In my office, I regularly see people who have gone overboard with something and have injured themselves. Some people take pride in “giving their all” working out, cycling, running, doing yoga or Pilates, managing a busy schedule for multiple family members, or other activities they truly enjoy. Others spend hours in high-stress jobs, rarely pausing or taking moments for self-awareness and care. They all have lost track of themselves and how much effort they routinely expend. Their ambition or pursuit of a goal or a “should” causes them to ignore the telltale signs of distress and impending injury. They become swamped, it’s hard to stay afloat, they are swimming upstream — you get the idea. The gentle approach of the Feldenkrais Method can help!

Do you”deluge yourself” with too much of too much – even if it’s a good thing? Let yourself “absorb” improvements gradually. Be patient with yourself, make time for rest and recovery. I know you’re thinking, “Yeah, yeah, you don’t understand my life!” Or perhaps, “Wow, I’d LOVE TO. How do I do that?” Well, it takes a little practice.

In the Feldenkrais Method, we teach people how to pay attention and learn what’s really important. We DO try to understand your life, and we can show you how to create the “life preservers” you need. I help people who want to learn how to recover, re-organize, or re-invent themselves to be better than ever. Come rain or come shine, hell or high water, you CAN live your best life.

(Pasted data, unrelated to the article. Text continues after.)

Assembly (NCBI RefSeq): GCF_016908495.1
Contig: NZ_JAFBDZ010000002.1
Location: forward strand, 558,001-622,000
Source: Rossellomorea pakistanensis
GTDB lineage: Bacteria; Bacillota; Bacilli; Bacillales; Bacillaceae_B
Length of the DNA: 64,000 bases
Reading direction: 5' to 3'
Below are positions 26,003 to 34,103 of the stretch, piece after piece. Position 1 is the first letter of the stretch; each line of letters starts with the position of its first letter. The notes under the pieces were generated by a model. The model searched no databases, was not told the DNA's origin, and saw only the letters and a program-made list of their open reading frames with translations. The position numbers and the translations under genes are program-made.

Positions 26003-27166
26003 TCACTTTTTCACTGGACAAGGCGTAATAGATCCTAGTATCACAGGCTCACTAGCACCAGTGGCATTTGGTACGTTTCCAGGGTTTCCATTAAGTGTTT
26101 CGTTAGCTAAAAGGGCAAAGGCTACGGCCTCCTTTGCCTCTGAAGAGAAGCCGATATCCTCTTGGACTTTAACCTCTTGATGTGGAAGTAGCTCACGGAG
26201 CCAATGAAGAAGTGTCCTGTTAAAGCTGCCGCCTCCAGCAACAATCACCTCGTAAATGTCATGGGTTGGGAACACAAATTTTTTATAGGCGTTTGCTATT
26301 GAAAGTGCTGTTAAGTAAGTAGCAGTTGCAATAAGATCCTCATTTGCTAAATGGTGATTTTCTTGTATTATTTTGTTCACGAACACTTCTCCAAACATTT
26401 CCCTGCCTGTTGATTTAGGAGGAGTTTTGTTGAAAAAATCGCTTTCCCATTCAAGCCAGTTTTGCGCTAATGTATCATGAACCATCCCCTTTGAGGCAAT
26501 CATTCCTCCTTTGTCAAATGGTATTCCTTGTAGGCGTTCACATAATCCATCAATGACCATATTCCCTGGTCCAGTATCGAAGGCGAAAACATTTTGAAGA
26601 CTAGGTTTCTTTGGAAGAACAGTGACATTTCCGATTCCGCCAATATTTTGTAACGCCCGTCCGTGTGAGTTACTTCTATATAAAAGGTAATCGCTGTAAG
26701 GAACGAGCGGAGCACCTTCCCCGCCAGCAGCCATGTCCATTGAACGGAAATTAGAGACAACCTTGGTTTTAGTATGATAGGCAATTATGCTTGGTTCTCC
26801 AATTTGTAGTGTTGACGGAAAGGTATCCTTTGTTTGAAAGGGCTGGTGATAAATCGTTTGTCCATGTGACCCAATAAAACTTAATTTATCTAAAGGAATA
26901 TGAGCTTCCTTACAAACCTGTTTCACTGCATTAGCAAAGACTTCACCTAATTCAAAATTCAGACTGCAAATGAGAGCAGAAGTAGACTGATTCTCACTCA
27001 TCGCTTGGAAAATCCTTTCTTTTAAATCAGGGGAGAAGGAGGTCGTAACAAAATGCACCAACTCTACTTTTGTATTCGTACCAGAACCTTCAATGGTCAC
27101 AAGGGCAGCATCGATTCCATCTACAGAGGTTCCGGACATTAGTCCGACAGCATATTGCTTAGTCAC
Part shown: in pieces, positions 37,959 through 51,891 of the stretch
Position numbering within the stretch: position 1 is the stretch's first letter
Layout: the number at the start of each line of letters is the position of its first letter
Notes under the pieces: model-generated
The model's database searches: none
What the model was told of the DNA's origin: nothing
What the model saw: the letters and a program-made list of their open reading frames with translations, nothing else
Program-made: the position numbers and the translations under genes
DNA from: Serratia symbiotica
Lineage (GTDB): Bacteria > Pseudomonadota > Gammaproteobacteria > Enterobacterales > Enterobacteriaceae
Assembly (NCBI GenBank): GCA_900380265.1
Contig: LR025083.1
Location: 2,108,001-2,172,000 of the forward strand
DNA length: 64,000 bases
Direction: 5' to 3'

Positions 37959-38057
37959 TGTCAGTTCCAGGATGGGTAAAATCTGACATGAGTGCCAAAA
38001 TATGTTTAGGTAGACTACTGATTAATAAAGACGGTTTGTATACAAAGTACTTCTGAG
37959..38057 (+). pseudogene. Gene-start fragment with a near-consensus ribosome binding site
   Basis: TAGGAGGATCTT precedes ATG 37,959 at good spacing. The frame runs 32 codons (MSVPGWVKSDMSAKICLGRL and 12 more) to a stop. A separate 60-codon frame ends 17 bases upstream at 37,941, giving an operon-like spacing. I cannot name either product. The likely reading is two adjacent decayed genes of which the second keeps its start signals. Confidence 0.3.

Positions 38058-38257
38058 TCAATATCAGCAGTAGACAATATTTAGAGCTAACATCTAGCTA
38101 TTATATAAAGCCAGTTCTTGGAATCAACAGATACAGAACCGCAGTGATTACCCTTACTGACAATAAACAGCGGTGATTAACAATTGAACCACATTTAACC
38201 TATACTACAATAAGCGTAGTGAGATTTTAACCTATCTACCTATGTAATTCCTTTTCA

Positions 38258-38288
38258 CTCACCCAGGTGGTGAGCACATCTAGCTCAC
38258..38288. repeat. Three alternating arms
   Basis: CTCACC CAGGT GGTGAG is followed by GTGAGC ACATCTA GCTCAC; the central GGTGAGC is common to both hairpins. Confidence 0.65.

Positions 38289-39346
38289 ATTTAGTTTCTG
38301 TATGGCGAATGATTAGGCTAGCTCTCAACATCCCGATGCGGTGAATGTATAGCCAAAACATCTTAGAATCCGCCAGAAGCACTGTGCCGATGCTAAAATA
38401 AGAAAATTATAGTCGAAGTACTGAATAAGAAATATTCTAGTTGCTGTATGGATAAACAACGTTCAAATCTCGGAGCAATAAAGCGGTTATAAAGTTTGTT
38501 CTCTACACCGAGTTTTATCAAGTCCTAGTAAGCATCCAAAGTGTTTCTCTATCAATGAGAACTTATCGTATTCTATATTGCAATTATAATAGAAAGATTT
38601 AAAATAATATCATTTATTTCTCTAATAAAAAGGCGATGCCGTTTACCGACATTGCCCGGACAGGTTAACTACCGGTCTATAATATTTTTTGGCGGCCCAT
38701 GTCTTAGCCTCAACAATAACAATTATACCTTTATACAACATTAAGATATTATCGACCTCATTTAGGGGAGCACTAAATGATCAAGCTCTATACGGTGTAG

Many thanks to all of our readers around the world who sent emails or notes of concern on Facebook during our weather woes! Happily, we sustained no damage, and are deeply grateful to see the return of the sun. 

A New Discovery


Revisiting recent #Feldenkrais discoveries.

Originally posted on The Feldenkrais® Center of Houston:

[April 1, 2010] Feldenkrais practitioners worldwide reacted with excitement today at news of the discovery of lost lessons and notes by the founder of the Feldenkrais Method, Moshe Feldenkrais (1904-1984).